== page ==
Thursday

Prostitution in the Church

Because of my nom de plume (“Northwest Prophetic”), people associate me with prophetic ministry. And as a result, I get a number of requests that I really don’t love.

Fairly often, someone – and it’s almost always someone I don’t know, very often someone whose Facebook friend request I’ve just accepted – will send a private message out of the blue. “I want a prophetic word. What is the word of the Lord for me?”

And it’s nearly always that abrupt. No “Hi, how are you doing?” No introduction to who they are or to their life and ministry, no respect for me as a human being, or as a child of God. Nearly always, the phrase “please” or “thank you” is not involved. Just “Gimme a word!” (and yes, sometimes it is that blunt). I’ve talked with some other prophets, and a number of them – especially those in social media – report similar experiences.

Our culture has a vocabulary for this, for when someone wants people to meet their urgent needs, but has no interest in relationship, or even common courtesy. We use words like “prostitute,” or “hireling,” or “servant” to describe the people that we disrespect, but we want them to meet our needs.

Honestly, I have to tell you, I don’t love prostitution. I really don’t love being propositioned to prostitute myself and my gift.

[I need to interject: asking for help from others in the body is NOT prostitution. But demanding that others meet your need, without the barest pretense of interest of them as a person, as a brother or sister, well, that sound a lot like prostitution to me.]

I was praying about this the other day (OK, fine! I was grumbling!) and Father listened quietly before he spoke. “It’s not just you, you know,” and he brought some others before my memory.

He pointed out that yes, prophetic people are dealing with this, but because the prophetic movement is relatively new, this prostitution of prophets is also relatively new. But the church is not new to prostituting her people.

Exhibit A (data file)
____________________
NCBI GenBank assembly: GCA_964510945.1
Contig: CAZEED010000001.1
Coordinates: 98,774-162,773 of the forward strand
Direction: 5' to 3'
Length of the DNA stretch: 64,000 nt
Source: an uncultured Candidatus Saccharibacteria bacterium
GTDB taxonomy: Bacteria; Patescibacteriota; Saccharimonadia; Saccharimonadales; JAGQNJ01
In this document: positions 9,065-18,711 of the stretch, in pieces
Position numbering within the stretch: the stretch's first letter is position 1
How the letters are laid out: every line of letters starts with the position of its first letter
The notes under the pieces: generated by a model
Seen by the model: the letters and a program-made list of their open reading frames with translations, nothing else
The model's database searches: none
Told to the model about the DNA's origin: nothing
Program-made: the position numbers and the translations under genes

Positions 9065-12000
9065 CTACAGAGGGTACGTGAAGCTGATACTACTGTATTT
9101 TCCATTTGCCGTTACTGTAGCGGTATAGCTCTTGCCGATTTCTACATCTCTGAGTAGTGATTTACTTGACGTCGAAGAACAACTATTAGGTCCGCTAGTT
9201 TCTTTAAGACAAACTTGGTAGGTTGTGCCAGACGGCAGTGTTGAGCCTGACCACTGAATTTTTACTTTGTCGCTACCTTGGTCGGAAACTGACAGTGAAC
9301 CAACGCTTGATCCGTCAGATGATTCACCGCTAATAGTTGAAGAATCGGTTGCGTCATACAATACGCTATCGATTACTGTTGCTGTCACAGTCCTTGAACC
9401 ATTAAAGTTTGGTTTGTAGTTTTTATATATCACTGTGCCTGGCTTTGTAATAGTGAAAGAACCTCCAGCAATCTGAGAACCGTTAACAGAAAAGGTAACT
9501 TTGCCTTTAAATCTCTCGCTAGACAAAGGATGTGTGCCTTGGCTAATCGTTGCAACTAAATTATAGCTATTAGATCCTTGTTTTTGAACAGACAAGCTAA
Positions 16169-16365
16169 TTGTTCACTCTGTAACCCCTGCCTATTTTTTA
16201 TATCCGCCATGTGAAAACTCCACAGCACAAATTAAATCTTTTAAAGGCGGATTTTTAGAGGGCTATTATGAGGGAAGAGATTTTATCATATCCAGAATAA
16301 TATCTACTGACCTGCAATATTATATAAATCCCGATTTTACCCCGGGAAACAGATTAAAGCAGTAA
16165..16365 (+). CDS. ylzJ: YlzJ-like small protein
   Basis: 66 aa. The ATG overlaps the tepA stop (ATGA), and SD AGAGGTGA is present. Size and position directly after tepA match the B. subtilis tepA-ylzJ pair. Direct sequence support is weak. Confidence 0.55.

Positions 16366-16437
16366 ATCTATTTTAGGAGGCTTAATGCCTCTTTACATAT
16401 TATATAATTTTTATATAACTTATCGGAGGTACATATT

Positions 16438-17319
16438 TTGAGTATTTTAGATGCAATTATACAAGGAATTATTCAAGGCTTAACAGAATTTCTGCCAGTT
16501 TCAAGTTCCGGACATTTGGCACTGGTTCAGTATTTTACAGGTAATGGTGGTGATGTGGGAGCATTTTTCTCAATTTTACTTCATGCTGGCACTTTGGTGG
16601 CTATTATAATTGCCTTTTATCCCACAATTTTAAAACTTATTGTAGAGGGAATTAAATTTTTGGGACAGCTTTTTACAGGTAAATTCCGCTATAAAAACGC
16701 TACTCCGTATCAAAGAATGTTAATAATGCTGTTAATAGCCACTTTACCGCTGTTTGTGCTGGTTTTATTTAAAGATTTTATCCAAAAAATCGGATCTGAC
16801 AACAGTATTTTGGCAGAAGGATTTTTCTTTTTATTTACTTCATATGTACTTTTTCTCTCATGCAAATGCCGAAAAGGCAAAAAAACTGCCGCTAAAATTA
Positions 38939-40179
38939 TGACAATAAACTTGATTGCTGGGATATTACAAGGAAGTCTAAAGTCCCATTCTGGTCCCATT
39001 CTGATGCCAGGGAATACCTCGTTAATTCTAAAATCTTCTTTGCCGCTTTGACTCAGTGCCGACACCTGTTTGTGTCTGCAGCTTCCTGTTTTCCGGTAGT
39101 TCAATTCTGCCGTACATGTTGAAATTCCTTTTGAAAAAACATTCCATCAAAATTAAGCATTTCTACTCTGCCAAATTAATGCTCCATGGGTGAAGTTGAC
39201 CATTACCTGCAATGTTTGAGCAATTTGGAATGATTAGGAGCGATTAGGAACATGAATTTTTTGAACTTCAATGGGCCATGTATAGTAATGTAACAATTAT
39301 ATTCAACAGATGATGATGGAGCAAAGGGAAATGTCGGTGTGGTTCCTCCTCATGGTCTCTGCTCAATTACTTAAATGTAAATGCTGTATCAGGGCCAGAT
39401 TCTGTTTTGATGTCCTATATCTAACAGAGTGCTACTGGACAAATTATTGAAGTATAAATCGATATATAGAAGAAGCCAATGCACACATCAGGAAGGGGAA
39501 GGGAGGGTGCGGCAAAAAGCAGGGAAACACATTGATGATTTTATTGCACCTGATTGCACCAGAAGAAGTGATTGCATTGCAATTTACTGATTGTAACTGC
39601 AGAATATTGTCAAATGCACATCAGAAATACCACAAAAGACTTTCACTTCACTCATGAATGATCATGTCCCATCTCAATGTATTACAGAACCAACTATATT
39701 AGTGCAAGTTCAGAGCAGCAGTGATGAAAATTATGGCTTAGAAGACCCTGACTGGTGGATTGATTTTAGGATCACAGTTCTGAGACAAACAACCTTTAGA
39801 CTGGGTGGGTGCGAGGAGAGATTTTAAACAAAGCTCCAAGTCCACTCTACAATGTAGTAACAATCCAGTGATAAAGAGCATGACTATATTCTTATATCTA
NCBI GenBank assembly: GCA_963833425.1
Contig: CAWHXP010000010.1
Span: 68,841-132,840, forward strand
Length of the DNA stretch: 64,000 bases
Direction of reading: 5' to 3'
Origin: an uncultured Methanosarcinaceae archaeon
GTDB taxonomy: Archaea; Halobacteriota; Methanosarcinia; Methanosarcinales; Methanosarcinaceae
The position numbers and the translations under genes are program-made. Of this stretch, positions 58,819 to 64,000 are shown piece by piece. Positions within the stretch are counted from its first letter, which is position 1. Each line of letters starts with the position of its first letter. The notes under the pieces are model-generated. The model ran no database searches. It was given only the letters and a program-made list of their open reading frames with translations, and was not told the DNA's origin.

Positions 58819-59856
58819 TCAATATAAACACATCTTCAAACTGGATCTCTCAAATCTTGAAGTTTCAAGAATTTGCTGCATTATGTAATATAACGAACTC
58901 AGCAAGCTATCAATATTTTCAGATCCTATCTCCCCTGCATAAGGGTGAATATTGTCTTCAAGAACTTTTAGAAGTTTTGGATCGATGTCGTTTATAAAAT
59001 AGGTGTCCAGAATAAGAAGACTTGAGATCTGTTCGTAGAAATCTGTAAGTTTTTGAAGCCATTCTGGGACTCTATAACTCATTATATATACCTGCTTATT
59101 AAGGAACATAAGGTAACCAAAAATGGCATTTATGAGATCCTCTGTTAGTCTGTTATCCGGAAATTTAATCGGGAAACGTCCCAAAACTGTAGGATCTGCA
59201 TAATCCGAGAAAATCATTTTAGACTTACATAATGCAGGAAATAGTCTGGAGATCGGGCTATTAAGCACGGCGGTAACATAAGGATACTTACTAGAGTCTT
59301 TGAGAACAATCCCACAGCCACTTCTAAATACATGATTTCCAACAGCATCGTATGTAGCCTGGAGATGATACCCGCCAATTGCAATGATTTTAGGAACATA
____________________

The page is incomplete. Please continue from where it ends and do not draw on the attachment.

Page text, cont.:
Worship leaders, for one, have been prostituted for much longer than prophetic folks have been. Whenever Christians get together, there’s this urgent need that we Must Have Worship. Larger churches hire one (or more), and expect them to always be ready! I would argue that if our interest in them is only in what they can do for us, and not in them as a person, then we’re guilty.

It’s tragically funny when smaller groups, or outside-the-building groups get together, watching as they scramble to find someone able to Lead Worship. I can’t tell you the number of worship musicians who have described one measure or another of the prostitution syndrome. Recently, I invited a worship leader to a gathering in my home. When I suggested leave his guitar at home, but bring his family instead, it sounded like he almost cried.

We could go on and make a list, and it would include children’s workers, intercessors, youth pastors, sound guys, and others: the “little people,” people who often aren’t seen or thought about until somebody has an urgent need for something.

And of course, some groups, some people, some churches are more abusive and others are far more civilized. And of course, nobody (or perhaps “nobody in their right mind”) aspires to be a prophet or sound guy or children’s pastor or an intercessor for the money or for the respect. They follow that path because they can’t NOT follow that path, lest they shrivel up and die.

But it’s remarkably rare that these servants are respected anywhere nearly as the “real” leaders of the group. And if one of these folks has other gifts, those are pretty much ignored, unless that other gift is also on this list. (I’ve heard church boards look for youth pastors with a wife who can lead worship, so they can meet two urgent needs for the price of only one! I want to … speak firmly … with them for demeaning God’s children fn favor of their own desires!)

Lest this become a full-fledged rant, I’m going to change directions here.

First, I want to express my appreciation for the good people who serve God in these roles, despite the dishonoring ways of the people among whom you serve. Thanks for honoring our Father, and where you could, honoring your brothers and sisters.

Then I want to tell you that you are, in fact, every bit as important and as valuable as the trustees or the home group leader or the senior pastor or the TV preachers or the author or guest speaker or whoever. Your value as a child of God – your value as a human being – is equal to their value.

Finally, I’d like to invite all of us to treat our brothers and sisters with honor, with respect, with value. Our Father does. They deserve no less.







2 comments:

Angela Sprester said...

Thank you for writing this! I have said the same thing many times! Blessings and love... And yes that is all my heart... Let us love and honor one another..

Unknown said...

I'm an artist and my own abuse experience was hideous and spiritually deeply painful. I know this subject very well, and I have numerous creative friends who've been abused, often severely. This prostitution (perfect choice of words) is rampant in our churches and is driving many good people to stay away from church. It took me 3-years to consider returning, and I refuse to do my art for any other than God Himself. Thank you for sharing this.

Lew Curtiss/ http://creativeharmonies.wordpress.com/